Monday, December 4, 2017

Finding meaning in the gaps

The memory brought forth by the Facebook algorithm for today (Tuesday, December 5) was a picture of my son, Brodie interacting with a toy version of the Big Red Car. In the foreground, were all his Mr Men figures, spread across the bed. His hair was ruffled and he was dressed in pyjamas that featured children carrying flags with numbers on them. It is a photo of a child at play, a story unfolding as he directs his cast of many.

I went to post the picture, with something pithy as an editorial piece earlier this afternoon. There was a moment between when I was interacting with some people and then I was heading off to the shops – not a huge moment, or a large gap of time, but enough for there to be a space in what I was doing. It was a gap – a gap in time, a gap in my thought process, a gap in my behaviour.

I reached for the phone and immediately went to fill that gap, by writing and posting something to social media.

This is how grief is: you have this constant sense of a gap, a realisation that something that once was there now isn’t. Not the absence of the loved one - that is a profound missing in its own right. And I miss Celena. Terribly. Achingly.

The gap I am referring to is the one borne out of established habits no longer helping; of realising that what once worked can no longer be applied; your values, your principles, the entire fabric of what made you who you are has to be…remade.

When I realised what I was doing – looking to occupy my time and thinking, by posting a picture and some words – I was able to achieve a victory of sorts. I stopped myself. I put the phone away and I focused on that short walk to the shops.

As the day has unfolded, I have been able to articulate to a friend some of what I am now writing about here. I know there will be many more moments, in the days, weeks, months and years ahead when I look to try and fill all these gaps I sense opening up around me. It will be tempting to fall back on that which I know in order to ensure those fissures in time, energy and thinking do not become large enough for me to fall into them completely.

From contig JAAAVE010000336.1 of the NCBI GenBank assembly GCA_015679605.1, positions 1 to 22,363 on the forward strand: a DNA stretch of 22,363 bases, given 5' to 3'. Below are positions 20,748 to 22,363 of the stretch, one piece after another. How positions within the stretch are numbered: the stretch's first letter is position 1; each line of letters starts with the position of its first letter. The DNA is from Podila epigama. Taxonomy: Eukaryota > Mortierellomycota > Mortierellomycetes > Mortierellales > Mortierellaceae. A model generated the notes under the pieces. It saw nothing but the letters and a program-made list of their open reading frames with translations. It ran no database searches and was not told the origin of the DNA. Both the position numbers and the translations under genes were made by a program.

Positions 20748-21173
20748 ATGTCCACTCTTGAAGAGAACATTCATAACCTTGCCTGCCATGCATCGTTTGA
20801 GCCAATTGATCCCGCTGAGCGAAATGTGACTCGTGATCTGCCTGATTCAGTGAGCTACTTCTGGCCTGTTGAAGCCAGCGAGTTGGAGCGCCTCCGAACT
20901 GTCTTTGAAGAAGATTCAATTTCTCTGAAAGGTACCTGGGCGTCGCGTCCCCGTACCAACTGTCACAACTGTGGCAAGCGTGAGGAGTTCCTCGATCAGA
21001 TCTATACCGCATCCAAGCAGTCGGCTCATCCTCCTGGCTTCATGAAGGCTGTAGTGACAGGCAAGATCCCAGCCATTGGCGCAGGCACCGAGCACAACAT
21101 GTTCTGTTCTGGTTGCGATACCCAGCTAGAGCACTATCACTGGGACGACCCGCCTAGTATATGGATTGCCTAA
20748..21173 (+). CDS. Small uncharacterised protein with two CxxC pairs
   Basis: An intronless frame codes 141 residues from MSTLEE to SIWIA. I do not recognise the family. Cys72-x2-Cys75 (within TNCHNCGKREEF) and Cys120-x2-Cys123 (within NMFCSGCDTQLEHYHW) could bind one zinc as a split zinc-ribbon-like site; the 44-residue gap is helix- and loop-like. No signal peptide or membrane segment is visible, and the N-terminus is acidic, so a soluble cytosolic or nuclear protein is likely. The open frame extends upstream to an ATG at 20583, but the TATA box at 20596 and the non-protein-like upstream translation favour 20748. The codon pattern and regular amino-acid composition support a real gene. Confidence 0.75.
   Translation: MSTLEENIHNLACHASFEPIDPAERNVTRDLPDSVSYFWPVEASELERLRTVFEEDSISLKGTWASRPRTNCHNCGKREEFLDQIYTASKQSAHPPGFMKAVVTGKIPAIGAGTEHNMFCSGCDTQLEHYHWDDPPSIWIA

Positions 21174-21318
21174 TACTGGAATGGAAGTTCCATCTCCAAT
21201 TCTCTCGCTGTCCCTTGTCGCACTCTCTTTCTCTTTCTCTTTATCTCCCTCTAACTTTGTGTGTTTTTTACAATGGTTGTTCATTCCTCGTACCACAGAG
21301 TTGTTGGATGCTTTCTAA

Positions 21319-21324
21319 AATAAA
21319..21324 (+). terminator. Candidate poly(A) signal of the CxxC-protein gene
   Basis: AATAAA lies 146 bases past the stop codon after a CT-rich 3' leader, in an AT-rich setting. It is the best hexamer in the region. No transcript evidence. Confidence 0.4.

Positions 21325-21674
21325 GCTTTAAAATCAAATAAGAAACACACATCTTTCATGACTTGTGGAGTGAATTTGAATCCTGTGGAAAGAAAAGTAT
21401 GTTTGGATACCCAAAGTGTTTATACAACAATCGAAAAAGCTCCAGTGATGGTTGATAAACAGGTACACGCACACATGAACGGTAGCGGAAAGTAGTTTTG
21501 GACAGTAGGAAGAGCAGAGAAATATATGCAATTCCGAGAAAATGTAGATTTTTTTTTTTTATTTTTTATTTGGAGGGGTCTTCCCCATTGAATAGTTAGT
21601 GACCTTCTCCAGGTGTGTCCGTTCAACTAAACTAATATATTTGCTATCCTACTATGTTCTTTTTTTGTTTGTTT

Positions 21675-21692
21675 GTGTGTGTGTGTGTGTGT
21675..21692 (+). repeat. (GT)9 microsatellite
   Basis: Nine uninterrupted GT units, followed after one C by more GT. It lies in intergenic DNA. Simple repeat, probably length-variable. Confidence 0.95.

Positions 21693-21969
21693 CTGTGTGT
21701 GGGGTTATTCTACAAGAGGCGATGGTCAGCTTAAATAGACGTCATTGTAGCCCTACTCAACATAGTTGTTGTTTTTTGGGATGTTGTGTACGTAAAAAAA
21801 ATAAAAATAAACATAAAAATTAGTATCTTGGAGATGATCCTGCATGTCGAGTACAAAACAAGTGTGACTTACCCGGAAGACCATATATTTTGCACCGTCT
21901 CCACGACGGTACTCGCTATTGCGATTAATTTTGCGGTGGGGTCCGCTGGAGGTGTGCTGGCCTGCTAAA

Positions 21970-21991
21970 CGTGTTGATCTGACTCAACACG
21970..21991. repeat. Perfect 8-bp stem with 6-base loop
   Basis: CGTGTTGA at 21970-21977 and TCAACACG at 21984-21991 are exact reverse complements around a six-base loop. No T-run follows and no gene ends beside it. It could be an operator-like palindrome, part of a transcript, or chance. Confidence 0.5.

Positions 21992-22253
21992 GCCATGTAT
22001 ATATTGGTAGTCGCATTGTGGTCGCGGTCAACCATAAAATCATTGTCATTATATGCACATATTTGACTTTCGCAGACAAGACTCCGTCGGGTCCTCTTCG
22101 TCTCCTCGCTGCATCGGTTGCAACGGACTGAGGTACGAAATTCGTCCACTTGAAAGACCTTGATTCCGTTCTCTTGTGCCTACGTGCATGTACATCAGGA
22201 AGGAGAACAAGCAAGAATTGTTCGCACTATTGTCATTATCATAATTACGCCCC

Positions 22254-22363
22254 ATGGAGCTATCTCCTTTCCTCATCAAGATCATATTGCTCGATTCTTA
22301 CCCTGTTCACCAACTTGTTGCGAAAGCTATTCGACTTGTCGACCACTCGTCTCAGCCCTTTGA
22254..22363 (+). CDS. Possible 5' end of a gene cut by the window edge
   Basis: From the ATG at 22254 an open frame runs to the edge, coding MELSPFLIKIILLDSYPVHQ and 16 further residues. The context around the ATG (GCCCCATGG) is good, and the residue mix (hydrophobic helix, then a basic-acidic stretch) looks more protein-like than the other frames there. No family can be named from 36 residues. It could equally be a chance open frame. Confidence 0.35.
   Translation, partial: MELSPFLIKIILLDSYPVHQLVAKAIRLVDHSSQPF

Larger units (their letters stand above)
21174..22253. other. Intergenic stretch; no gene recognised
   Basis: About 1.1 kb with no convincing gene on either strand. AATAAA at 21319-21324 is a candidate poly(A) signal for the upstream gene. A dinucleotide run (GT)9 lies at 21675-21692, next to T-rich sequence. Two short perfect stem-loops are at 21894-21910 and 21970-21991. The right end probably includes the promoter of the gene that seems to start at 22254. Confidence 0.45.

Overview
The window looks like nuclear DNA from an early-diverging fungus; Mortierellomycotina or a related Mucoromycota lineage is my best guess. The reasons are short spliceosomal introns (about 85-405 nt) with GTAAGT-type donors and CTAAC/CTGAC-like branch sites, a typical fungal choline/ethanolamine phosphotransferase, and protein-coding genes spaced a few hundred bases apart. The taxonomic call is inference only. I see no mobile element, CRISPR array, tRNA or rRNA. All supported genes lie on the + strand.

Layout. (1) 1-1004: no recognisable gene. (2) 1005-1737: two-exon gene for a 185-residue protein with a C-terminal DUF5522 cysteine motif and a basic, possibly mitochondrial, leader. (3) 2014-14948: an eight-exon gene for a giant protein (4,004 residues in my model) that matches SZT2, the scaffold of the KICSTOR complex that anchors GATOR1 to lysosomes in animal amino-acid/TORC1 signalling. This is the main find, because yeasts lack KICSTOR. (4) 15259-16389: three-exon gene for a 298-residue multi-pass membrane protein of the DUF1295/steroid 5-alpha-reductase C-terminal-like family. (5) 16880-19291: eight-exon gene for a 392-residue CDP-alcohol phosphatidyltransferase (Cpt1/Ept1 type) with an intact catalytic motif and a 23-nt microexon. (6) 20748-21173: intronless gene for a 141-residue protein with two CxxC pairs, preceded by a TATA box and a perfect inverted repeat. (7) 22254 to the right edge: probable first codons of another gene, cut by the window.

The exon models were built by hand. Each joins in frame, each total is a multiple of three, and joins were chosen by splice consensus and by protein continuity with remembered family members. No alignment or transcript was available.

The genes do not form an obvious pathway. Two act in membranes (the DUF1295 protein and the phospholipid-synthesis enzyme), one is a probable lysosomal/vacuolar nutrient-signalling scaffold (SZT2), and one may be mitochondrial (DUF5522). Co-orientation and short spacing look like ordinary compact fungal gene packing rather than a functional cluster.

Celena was always very intentional about her writing. She didn’t put pen to paper unless she was particularly moved. Her poetry, her novel writing, her cross stitching and all her craft, was always undertaken with an air of deliberation and never on a whim. This piece was penned with that same sense of deliberation because I avoided acting on a whim.
Writers fill pages with prose and craft stories that nestle snugly between two book covers. They bring into being something that was not there before. They fill a gap we never even knew existed.

I began by referring to the picture of Brodie and the story that was unfolding before him on the bed. Perhaps he was reminding me of my gift as a story teller and Celena is urging me to think before acting, to pause before penning. Maybe, in this season of loss and yearning, I am meant to find meaning for myself in my writing?
It is one answer that fills one gap. For now, it will do.


  1. There is nothing I can do or say to comfort you from your pain. But the memories are beautiful x

    1. Thank you Elisha. The gaps are everywhere - I intend to fill them slowly, deliberately and in ways that honour my wife and children.

  2. David what a beautiful way to look at what is happening and I admire your strength not finding relief in distraction as many of us do.